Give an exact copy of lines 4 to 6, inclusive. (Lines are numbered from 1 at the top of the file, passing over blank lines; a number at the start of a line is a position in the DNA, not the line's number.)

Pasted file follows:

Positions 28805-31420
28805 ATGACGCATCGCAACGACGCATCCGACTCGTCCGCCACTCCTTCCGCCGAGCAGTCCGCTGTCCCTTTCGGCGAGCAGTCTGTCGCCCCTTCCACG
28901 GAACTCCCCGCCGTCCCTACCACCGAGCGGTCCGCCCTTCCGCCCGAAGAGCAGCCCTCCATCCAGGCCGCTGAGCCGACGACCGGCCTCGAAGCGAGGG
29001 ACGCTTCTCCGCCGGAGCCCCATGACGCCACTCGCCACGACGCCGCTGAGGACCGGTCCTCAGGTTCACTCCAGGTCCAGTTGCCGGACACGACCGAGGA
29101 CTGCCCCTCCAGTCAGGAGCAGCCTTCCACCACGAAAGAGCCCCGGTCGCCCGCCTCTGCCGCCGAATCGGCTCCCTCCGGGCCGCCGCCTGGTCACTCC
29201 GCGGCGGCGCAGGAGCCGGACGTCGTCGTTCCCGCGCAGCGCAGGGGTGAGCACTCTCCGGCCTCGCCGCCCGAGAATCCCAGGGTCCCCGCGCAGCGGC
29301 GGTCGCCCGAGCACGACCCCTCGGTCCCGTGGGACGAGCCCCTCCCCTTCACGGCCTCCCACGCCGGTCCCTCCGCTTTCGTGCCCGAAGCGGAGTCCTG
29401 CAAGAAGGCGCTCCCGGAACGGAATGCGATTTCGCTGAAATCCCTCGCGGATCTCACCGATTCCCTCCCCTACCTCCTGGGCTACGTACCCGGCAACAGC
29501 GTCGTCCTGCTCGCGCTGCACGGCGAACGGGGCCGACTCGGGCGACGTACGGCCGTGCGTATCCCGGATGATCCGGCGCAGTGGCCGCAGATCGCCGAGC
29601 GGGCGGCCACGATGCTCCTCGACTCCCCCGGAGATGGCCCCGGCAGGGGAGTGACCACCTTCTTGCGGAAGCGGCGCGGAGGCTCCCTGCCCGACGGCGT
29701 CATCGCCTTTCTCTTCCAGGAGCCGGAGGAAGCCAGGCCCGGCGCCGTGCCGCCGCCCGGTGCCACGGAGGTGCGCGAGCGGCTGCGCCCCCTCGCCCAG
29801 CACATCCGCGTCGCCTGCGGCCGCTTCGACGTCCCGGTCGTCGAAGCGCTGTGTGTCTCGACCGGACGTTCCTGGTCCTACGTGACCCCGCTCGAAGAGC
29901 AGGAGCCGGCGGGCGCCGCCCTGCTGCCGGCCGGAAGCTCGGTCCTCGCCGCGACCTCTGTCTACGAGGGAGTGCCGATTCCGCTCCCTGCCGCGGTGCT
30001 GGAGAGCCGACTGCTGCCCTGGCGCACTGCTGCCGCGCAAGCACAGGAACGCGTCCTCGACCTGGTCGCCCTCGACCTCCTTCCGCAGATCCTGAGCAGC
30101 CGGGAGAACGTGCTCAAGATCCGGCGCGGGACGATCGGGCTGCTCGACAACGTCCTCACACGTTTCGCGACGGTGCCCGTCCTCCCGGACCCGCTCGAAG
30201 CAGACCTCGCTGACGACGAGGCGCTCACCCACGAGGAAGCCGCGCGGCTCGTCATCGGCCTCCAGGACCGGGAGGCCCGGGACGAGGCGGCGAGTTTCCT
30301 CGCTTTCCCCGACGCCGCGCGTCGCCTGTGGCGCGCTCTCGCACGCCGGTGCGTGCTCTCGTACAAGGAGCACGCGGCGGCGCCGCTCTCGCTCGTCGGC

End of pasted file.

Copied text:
29001 ACGCTTCTCCGCCGGAGCCCCATGACGCCACTCGCCACGACGCCGCTGAGGACCGGTCCTCAGGTTCACTCCAGGTCCAGTTGCCGGACACGACCGAGGA
29101 CTGCCCCTCCAGTCAGGAGCAGCCTTCCACCACGAAAGAGCCCCGGTCGCCCGCCTCTGCCGCCGAATCGGCTCCCTCCGGGCCGCCGCCTGGTCACTCC
29201 GCGGCGGCGCAGGAGCCGGACGTCGTCGTTCCCGCGCAGCGCAGGGGTGAGCACTCTCCGGCCTCGCCGCCCGAGAATCCCAGGGTCCCCGCGCAGCGGC